Last weekend my dad hosted a small party for his biking friends. They came over, along with their spouses, for Coronas and flank steaks. I was home for the weekend, so my dad tasked me with some grilling responsibilities, but mostly he wanted me to DJ his end-of-the-night game; he had assigned a song for each biker and, while it was playing, the rest of the guests had to guess who the song was about. (“Werewolves of London” by Warren Zevon played for a biker who was always late, and “Thinkin’ Bout You” by Trisha Yearwood played for a biker whose wife calls him way too often.) We were outside, out of their Sonos system’s range, so I streamed the songs on the Monterey ($350), Fender’s first-ever Bluetooth speaker.
The Monterey and the smaller Newport ($199) are Fender’s first two entries into the Bluetooth speaker game. The Newport is Fender’s portable offering. I didn’t have the chance to play around with it, but Fender claims it has a 12-hour battery life and built-in USB ports to charge your smartphone. The one I tested, the Monterey, is a powered (not portable) Bluetooth speaker that’s designed with the same aesthetic as Fender’s guitar and bass amps: black “Bronco” vinyl covering, silver grille cloth and vintage control knobs. The speaker is primed for hi-fi streaming with aptX and ACC support, and it’s very loud. It has four drivers (two 5.12-inch woofers and two 1-inch tweeters) and pushes out 120 watts of power.
Like its classic look, the Monterey also feels classic because it’s so simple to use, and because of its tactility: It has an on/off switch, a button to toggle between music sources (Bluetooth, aux, RCA), and three knobs to adjust volume, treble and bass. There’s also an EQ preset switch on the back of the speaker, in case you want to adjust the shape of the sound. There’s no built-in wi-fi, which is a bummer, especially when you consider that other powered Bluetooth speakers, like the Bose SoundTouch 20 (also $350), have both. You can daisy chain the Monterey with other speakers if you want, although it doesn’t need it — it’s a speaker that’s loud enough to stand on its own.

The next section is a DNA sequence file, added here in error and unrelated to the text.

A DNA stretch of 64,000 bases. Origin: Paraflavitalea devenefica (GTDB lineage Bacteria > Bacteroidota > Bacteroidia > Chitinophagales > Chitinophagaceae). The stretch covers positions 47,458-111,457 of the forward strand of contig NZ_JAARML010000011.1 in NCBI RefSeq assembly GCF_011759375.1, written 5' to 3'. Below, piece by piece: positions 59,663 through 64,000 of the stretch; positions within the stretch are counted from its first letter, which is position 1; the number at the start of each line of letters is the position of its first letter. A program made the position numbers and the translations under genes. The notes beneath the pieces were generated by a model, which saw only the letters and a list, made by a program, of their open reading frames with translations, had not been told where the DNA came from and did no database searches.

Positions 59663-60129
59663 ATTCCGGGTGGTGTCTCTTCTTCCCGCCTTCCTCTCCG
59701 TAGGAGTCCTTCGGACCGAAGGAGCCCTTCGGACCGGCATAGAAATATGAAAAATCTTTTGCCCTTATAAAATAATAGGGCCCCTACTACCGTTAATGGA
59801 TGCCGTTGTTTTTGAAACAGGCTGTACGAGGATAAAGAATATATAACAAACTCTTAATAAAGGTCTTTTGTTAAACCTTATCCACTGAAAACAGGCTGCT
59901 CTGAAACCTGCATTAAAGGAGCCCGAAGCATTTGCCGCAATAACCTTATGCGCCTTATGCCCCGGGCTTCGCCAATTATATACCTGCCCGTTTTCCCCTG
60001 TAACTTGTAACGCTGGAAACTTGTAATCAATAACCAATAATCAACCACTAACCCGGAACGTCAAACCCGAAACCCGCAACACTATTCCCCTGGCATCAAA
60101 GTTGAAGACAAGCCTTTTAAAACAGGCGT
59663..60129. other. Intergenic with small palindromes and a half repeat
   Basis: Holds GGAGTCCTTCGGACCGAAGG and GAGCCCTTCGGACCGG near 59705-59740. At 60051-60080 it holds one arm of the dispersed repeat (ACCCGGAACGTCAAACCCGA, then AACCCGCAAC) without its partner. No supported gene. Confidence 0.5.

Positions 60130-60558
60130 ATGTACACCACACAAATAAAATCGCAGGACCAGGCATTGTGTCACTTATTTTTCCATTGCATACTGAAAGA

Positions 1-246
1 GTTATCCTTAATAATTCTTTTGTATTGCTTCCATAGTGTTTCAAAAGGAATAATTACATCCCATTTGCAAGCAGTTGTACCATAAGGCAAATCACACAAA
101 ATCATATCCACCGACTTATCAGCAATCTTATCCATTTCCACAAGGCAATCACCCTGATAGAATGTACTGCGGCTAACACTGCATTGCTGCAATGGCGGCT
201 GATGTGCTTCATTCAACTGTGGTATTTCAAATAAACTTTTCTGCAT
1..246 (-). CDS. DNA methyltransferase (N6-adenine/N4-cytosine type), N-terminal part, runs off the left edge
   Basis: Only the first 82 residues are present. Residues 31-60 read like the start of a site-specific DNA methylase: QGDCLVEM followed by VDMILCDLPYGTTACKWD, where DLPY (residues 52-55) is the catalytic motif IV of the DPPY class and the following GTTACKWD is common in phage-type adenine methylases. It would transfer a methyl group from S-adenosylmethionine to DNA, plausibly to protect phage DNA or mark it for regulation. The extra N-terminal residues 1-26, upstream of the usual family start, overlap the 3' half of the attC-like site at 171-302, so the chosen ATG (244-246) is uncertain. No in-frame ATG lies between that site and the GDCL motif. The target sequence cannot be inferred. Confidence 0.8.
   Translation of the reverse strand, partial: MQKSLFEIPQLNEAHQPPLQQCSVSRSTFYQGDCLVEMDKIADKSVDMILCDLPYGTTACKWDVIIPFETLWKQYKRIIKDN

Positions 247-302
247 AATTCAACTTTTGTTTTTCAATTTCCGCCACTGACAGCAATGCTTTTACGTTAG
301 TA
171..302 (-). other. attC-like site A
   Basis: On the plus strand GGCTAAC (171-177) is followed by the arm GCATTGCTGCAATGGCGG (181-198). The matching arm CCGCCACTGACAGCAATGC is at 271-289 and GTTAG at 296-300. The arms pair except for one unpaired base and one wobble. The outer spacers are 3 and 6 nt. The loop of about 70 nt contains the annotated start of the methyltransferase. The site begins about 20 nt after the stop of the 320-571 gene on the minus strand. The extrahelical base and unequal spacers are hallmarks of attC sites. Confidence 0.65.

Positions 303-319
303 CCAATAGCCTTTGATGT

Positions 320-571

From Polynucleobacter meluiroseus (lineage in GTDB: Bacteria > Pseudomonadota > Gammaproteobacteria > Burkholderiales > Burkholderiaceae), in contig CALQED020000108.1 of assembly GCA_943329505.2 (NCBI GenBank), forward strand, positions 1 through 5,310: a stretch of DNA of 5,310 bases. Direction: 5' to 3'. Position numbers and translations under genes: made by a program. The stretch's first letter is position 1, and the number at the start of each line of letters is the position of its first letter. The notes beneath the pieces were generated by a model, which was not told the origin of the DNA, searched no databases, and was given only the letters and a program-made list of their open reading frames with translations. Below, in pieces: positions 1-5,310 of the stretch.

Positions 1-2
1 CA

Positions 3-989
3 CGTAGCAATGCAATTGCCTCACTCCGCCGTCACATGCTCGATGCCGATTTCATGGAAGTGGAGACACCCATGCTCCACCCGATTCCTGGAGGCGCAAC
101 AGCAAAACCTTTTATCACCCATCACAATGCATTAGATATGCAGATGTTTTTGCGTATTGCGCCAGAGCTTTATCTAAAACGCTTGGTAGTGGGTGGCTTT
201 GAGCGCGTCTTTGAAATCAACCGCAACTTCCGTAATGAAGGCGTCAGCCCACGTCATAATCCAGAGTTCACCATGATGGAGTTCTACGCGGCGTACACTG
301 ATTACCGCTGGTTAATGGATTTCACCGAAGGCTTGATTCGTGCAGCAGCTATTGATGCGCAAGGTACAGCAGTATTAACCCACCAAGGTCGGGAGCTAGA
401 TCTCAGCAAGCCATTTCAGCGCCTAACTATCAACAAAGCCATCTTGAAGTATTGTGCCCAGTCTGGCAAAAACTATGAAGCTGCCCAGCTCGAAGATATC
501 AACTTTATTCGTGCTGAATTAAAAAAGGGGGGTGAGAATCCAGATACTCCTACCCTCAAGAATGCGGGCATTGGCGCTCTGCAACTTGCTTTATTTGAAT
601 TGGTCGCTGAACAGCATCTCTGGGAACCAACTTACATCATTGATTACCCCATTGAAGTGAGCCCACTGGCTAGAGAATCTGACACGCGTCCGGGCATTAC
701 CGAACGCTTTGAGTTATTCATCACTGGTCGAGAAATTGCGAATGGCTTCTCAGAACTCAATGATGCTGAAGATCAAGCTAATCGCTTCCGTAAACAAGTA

The Monterey is a solid powered Bluetooth speaker that has a ton of upsides. It supports hi-fi streaming and you can easily fine tune its sound — you can up the bass with just a turn of a knob. It’s also fairly versatile; you can connect a turntable to it via RCA input. Granted, it is heavy at over ten pounds, and it needs to be connected to a power source to work, so don’t expect to move it around a lot. It’s not the speaker you want for multi-room streaming or surround sound, either.
Basically, you’re buying the Monterey for its look and superb audio and because you don’t need it talk with any other speakers. The $350 price tag isn’t cheap, but it’s also competitive with other home Bluetooth speakers by Bose and Peachtree Audio. For me, the speaker was ideal for a 20-person backyard party (where there were several outdoor outlets available) and blasting Springsteen. Also, it helped land my dad’s punchlines land a little better; shockingly enough, his silly game wasn’t a complete dud.